There is no doubt that the execution of sexual acts can be reinforcing and rewarding. Likewise, neutral stimuli may become sexual incentives through classical conditioning. We have seen considerable evidence in favor of this notion. Habituation to sexual incentives may be important in non-human mammals, but in humans it seems more reasonable to talk about extinction or negative alliesthe-sia when response intensity is reduced because of repeated exposure to a constant stimulus. Responses to sexual incentives may also be enhanced by sensitization. Most of human, in contrast to non-human, sexual behaviors are acquired by social learning or formal instruction. The main consequence of all this is that human sexual behaviors can be molded by society and individual experience to an extent far superior to that seen in any other mammal. This fact has paramount importance for any analysis of dysfunctional sexual behaviors. I am completely convinced that the enormous moldability of human sexual behaviors by learning is the reason why sexual dysfunctions are surprisingly common in the human and utterly rare among non-human animals.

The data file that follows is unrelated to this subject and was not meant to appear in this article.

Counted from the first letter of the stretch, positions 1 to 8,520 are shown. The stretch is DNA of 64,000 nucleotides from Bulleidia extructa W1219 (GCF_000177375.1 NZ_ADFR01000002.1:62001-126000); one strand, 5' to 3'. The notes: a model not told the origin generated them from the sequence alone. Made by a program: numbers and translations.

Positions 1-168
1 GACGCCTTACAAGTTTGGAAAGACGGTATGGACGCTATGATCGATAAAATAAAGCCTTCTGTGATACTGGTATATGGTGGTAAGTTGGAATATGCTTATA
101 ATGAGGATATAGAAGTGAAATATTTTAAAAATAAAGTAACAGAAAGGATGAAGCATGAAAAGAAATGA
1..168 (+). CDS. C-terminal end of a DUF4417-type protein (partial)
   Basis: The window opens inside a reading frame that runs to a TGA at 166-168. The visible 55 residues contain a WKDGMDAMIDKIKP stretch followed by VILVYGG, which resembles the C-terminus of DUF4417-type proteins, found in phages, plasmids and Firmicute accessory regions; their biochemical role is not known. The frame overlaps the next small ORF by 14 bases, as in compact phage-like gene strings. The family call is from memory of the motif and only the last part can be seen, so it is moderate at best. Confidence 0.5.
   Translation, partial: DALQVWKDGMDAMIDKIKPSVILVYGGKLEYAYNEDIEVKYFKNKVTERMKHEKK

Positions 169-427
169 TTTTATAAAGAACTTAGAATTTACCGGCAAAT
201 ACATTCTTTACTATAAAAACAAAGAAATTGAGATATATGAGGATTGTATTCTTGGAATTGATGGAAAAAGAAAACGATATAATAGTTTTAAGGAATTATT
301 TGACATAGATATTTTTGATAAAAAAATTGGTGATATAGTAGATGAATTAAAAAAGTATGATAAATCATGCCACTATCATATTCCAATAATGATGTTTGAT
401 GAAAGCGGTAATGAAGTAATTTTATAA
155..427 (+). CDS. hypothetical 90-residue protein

We have also seen that sexual activity can produce positive affect. Experimental data on this issue stem from non-human studies, but there is no reason to believe that humans do not experience positive affect when engaging in sexual behaviors. It is not extravagant to suggest that sexual incentives are stimuli predicting the potential obtention of sexual reward. Accordingly, sexual reward is the fundamental process directly or indirectly determining all sexual behaviors.
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